CAMPAIGN: Entertainment PR - Clapham Grand goes for raunchy club relaunch Campaign: Relaunch of The Grand

Client: The Grand, Clapham PR team: Golden Goose PR Timescale: October-December 2003 Budget: £12,000

After established theatre-turned-club-venue the Clapham Grand was sold, the new owner wanted to relaunch it as The Grand in Clapham, halfway through a £1m makeover.


To move the club's image away from former club brand The Leopard Lounge.

To create a different identity for the club through a high-profile event, without alienating The Grand's regulars or losing trade.

Strategy and Plan

Golden Goose PR approached the new owner and proposed to tap into the trend for pole dancing and 'the theatrical' in the media. The agency commissioned fashion designer Robert Cary-Williams to design bespoke, raunchy outfits for dancers on the launch night.

It also advised The Grand to incorporate tasteful pole routines into the night's entertainment, in keeping with the Kate Moss/White Stripes video hype. It helped bring a 'Rat Pack'-style live music club night called Kitsch Lounge Riot to the venue. A press release coinciding with fundraiser Fashion Rocks said that 'as Fashion Rocks London, UK clubs go couture'.

The agency commissioned royal etiquette consultant Alexandra Messervy to train the venue's bouncers in charm and manners prior to the launch night. BBC1's Breakfast was given exclusivity to film the training.

For the relaunch party ('the un-masking party') feathered masks were sent as invitations to 1,500 UK media representatives. In this way, the PR team sought to cement the new club's image as a more extravagant and theatrical, but still classy, venue.

As well as finishing and delivering invitations by hand - thus beating a postal strike - Golden Goose issued new listings releases to all key media one month before the event, accompanying press information with photographs of the new-look venue.

Measurement and Evaluation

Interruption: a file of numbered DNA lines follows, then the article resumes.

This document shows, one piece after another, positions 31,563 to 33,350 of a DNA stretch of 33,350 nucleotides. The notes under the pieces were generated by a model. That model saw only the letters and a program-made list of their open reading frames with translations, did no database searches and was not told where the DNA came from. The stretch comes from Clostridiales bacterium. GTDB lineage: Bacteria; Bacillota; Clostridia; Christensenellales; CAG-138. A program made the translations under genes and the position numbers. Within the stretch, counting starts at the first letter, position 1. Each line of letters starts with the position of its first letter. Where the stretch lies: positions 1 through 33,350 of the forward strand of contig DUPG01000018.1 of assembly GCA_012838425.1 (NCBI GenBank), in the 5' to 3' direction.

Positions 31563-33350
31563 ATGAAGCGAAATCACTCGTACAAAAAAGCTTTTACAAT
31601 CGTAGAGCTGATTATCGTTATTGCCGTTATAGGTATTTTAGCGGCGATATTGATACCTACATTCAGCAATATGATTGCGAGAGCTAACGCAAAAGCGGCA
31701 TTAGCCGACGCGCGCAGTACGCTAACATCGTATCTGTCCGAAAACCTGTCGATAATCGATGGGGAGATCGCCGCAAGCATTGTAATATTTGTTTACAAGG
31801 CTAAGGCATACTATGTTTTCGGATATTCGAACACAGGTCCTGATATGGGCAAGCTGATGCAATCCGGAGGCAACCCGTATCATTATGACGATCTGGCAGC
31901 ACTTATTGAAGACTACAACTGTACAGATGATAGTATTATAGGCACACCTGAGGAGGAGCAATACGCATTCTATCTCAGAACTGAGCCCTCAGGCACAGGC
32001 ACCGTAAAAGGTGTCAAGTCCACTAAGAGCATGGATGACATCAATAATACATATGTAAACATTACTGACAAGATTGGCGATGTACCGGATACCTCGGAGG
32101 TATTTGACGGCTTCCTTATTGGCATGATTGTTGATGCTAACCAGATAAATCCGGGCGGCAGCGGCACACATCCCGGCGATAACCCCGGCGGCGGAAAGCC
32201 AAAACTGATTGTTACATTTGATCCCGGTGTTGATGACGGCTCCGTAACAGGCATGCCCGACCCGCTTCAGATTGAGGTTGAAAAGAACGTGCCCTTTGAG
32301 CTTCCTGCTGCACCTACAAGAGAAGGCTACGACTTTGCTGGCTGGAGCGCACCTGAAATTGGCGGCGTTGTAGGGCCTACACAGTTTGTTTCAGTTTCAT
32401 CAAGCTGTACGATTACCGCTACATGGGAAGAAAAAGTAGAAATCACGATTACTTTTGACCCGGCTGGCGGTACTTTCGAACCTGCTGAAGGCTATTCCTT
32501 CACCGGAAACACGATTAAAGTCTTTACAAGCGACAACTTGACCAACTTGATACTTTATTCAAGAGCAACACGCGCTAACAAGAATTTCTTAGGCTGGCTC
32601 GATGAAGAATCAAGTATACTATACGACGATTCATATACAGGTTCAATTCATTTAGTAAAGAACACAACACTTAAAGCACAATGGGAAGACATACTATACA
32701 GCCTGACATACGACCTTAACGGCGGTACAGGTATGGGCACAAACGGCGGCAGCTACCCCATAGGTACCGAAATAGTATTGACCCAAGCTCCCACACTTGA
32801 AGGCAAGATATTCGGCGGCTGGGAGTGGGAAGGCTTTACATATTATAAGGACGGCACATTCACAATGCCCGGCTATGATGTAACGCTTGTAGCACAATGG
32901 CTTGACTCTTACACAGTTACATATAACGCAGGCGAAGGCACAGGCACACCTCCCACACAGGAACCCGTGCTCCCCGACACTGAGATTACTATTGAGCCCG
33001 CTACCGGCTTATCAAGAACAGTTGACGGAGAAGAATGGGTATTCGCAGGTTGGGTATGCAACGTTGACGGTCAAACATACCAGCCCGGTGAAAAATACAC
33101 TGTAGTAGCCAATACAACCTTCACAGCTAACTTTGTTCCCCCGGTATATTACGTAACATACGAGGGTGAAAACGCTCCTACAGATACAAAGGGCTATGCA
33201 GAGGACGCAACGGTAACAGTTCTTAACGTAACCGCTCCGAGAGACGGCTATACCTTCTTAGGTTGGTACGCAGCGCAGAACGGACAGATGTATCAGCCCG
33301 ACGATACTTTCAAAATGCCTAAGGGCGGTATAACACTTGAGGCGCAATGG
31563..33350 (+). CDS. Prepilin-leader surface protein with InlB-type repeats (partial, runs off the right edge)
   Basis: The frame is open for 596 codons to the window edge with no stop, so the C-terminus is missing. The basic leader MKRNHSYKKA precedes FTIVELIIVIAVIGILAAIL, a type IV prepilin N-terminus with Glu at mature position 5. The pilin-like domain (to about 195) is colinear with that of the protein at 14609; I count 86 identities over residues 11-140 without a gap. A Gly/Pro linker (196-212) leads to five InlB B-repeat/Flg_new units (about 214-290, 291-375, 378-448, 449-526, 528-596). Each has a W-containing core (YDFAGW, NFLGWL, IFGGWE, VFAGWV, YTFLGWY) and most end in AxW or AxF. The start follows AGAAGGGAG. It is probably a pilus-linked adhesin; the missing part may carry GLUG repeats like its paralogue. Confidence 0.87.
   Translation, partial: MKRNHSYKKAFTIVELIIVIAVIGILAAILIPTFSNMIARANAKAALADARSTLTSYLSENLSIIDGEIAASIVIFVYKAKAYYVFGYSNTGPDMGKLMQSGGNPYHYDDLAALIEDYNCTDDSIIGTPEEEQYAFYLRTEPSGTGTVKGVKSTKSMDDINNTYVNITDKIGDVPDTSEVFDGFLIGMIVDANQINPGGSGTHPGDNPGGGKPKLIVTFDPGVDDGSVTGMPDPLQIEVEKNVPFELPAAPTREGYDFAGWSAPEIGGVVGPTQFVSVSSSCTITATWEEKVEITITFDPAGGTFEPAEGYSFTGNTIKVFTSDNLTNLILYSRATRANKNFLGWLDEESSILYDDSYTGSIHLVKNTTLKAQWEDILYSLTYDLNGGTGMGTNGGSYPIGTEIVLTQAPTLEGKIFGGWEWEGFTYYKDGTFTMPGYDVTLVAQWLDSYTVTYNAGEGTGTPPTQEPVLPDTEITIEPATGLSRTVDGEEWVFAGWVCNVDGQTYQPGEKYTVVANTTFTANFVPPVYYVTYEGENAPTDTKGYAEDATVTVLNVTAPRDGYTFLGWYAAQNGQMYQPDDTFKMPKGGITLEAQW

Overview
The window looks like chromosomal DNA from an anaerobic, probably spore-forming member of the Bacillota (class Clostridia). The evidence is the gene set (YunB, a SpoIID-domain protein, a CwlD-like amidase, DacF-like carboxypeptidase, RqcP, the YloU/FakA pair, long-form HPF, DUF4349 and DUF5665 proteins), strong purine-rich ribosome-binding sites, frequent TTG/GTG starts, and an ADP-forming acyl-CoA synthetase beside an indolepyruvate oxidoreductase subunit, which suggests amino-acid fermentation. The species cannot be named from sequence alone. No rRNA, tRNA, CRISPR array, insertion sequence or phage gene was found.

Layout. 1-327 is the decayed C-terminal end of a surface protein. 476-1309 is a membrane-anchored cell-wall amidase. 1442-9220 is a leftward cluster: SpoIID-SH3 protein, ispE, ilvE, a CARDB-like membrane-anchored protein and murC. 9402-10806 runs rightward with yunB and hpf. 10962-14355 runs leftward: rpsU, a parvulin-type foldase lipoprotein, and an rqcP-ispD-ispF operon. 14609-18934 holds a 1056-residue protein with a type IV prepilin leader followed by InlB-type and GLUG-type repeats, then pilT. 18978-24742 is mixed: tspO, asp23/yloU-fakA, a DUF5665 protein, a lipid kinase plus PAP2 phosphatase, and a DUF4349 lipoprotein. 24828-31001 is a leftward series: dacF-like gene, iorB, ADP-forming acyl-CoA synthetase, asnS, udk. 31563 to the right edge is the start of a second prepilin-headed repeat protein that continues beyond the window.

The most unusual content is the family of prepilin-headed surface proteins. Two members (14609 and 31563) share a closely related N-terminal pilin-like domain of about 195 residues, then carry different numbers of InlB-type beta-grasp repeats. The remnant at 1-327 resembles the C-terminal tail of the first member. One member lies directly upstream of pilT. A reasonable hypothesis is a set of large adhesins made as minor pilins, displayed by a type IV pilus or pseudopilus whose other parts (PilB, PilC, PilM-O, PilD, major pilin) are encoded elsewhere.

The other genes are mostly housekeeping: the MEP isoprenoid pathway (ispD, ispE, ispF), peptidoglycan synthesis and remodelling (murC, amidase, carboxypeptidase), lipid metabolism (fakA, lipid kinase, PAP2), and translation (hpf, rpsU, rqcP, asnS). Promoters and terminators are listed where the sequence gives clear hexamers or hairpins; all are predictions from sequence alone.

About 900 UK media contacts attended the launch of the new-look Grand.

The Times, The Guardian and the London Evening Standard reported on the proceedings in their listings supplements, with The Independent and the Daily Mirror listing the club as a pick of the week in time for the public launch.

Time Out dubbed the new Grand 'South London's late-night destination of choice', praising it for its new Studio 54 atmosphere. The Sun photographed three girls partying throughout the night for a page-long feature about the club. The hype and the glamour that accompanied the nightclub's relaunch resulted in Elle featuring the venue in its January 2004 issue as one of the top destinations to be seen at.

BBC1's Breakfast, BBC London News and BBC London Radio covered the story of The Grand's bouncers being the most charming in the UK, carrying interviews with The Grand's head bouncer and the managing director. ITV's London Tonight followed up with filming at the club a week later.


New club nights such as Salacious and Kitsch Lounge Riot continue to open to packed houses every Friday and Saturday, with attendances up from an average of 850 people to more than 1,550.

As advance ticket sales and box bookings at The Grand have increased, the club is introducing a membership package and expanding. There is now a green room for VIPs and a new bar will be opened within the venue later this year.

Elle travel editor Susan Ward Davies says Golden Goose had tipped off the magazine's editor for the story. She adds: 'The agency was quite proactive about it. We liked the whole burlesque thing and the fact that it was hosting Kitsch Lounge Riot in an opulent venue that had little theatre-style boxes.'

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